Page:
David Chura aims to help others learn and growGrowing up with a dad in the lumber wholesaling business, David Chura gained an appreciation for forests at a young age. He also learned early on to appreciate the products and jobs they provide.
By: Catherine Vaught, for the News Tribune
Growing up with a dad in the lumber wholesaling business, David Chura gained an appreciation for forests at a young age. He also learned early on to appreciate the products and jobs they provide.
Now, as executive director for the Minnesota Logger Education Program, he works to identify, design and deliver professional development courses about sustainable forest management, business management, transportation and safety.
“Our membership is comprised of logging business owners, wood dealers and (others),” he said. “It’s responsible for approximately 95 percent of the timber that is harvested in Minnesota annually.”
It also allows him to interact with interesting people, he says.
“Loggers are an amazing group of people and hardworking inventors, entrepreneurs, problem solvers, and stewards and some of the most genuine people I’ve ever worked with,” he said.
Describing himself as a bit of a “technology geek,” Chura teaches members the latest technologies and how that technology can help their business.
“I taught classes where we provided each logger with an iPad and I showed them a variety of ways they could use them in their business,” he said. “We had participants that ranged in age from their early 20s to 82, and it was hard to get them to take a break.”
Besides having a passion for technology, innovation and education, Chura enjoys traveling and photography.
An Eden Prairie, Minn., native, Chura says the Northland is a magnificent place to live, work and play. He also volunteers for various good causes.
“I strongly believe it’s important to volunteer with organizations where your skills and experience can make a positive contribution,” he said. “Everyone can make a contribution and in my opinion, we have an obligation to do so.”
One group he donates his services to is the Voyageurs Area Council of the Boy Scouts of America, where he serves on the Executive Committee as the vice president of the Dynamic and Relevant Program.
“Dave is an energetic and visible young leader in Duluth and the surrounding region,” said David Nolle, executive director of Duluth’s Boy Scouts. “Under Dave’s leadership, the MLEP has become nationally respected in continuing education programming for loggers and foresters.”
Chura has also been a part of the Town of Duluth Planning and Zoning Commission, and was the chairman of the commission for the past four years. And though he doesn’t consider it volunteering, he said: “I’ve had a blast cheering on and entertaining Grandma’s Marathon runners on the race course with my old DJ equipment for the past 10 years.”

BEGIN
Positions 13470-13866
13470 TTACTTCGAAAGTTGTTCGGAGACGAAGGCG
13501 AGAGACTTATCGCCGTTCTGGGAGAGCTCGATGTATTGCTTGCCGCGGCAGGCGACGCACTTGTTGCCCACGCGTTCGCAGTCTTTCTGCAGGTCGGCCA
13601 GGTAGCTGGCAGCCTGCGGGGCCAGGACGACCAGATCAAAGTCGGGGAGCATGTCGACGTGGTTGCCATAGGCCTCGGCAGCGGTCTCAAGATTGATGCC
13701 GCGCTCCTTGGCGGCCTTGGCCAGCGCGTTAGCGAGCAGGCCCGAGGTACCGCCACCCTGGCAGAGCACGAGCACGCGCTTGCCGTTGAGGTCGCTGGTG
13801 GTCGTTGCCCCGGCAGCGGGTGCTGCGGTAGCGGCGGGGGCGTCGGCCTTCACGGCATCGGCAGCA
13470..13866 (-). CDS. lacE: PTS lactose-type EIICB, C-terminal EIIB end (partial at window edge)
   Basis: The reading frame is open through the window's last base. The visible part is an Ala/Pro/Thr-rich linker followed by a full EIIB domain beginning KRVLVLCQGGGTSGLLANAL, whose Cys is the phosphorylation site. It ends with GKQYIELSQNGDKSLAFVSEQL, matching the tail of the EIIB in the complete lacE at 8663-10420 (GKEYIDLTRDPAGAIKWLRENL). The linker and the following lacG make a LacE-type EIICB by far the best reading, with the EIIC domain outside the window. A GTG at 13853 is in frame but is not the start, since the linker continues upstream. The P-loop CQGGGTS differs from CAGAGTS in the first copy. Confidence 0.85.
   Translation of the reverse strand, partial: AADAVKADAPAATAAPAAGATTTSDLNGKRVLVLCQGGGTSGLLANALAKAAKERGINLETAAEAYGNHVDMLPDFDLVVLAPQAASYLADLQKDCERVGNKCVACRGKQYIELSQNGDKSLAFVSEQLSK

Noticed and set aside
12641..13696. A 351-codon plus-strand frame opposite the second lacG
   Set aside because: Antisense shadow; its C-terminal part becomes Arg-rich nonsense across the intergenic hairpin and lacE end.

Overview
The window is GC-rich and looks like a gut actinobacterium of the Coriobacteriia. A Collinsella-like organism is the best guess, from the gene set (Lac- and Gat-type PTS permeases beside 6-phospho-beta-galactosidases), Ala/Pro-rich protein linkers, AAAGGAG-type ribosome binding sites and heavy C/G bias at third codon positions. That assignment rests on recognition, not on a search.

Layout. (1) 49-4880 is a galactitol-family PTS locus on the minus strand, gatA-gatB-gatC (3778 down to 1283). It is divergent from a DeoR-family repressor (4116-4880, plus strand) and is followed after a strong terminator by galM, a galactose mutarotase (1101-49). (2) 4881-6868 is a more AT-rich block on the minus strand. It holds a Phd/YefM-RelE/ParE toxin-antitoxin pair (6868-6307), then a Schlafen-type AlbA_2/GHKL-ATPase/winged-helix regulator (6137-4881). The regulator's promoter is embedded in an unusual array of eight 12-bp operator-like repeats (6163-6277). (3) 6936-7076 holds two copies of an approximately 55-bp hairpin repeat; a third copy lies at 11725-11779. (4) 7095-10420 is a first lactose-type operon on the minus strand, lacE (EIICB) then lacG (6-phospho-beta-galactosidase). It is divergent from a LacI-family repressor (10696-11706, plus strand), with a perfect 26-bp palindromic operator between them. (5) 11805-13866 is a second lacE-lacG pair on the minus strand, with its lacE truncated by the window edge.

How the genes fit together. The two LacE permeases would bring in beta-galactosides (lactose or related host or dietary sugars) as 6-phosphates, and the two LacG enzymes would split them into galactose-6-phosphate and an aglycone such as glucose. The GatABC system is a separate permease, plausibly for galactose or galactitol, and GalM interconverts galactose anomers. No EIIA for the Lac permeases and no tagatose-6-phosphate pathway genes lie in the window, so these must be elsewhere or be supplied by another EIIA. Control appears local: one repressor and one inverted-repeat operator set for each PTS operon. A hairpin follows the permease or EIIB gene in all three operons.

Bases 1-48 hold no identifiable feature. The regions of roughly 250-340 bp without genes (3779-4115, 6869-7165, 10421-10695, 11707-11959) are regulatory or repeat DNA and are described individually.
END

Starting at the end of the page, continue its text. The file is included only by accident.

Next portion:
His office, in downtown Duluth, isn’t the only place to find him at work.
“I greatly appreciate the flexibility my job provides. I may spend time in the office, at the Capitol in St. Paul, or at meetings or in the woods all in the same week,” he said.
Chura says his biggest accomplishment is seeing the MLEP become nationally recognized as a leader in logger education and certification.
“We have created one of the first third-party logger certification programs in the country,” he said. “I am proud to have played a part in those successes, but it’s the perseverance and input from our members and board that provides our forward momentum.”
Get to know David Chura
Occupation: Executive director for the Minnesota Logger Education Program.
What do you actually do? Work with a network of partners to identify, design and deliver continuing education training that helps the logging industry stay competitive and the public to better understand the important role forest management plays in improving forest health while providing quality recreational opportunities and jobs.
Years in your job: 9
Education: Bachelor of arts in political science and history from the University of Minnesota Duluth; 20 credits toward master’s in public administration from Hamline University; certified nonprofit accounting professional, certificate in nonprofit administration from the University of Wisconsin-Superior, certificate in public affairs management from Hamline.
Family: Wife, Cassie; children Wesley and Kate; and dog Timber.
Community involvement: Iron Range Resources & Rehabilitation Board member; Minnesota Center for Rural Policy & Development board member; vice president Dynamic and Relevant Program; Voyageurs Area Council Boy Scouts of America Board of Directors; Town of Duluth Planning and Zoning Commission, 1997-2012 (chairman for past four years); past council member and current finance committee member at French River Lutheran Church.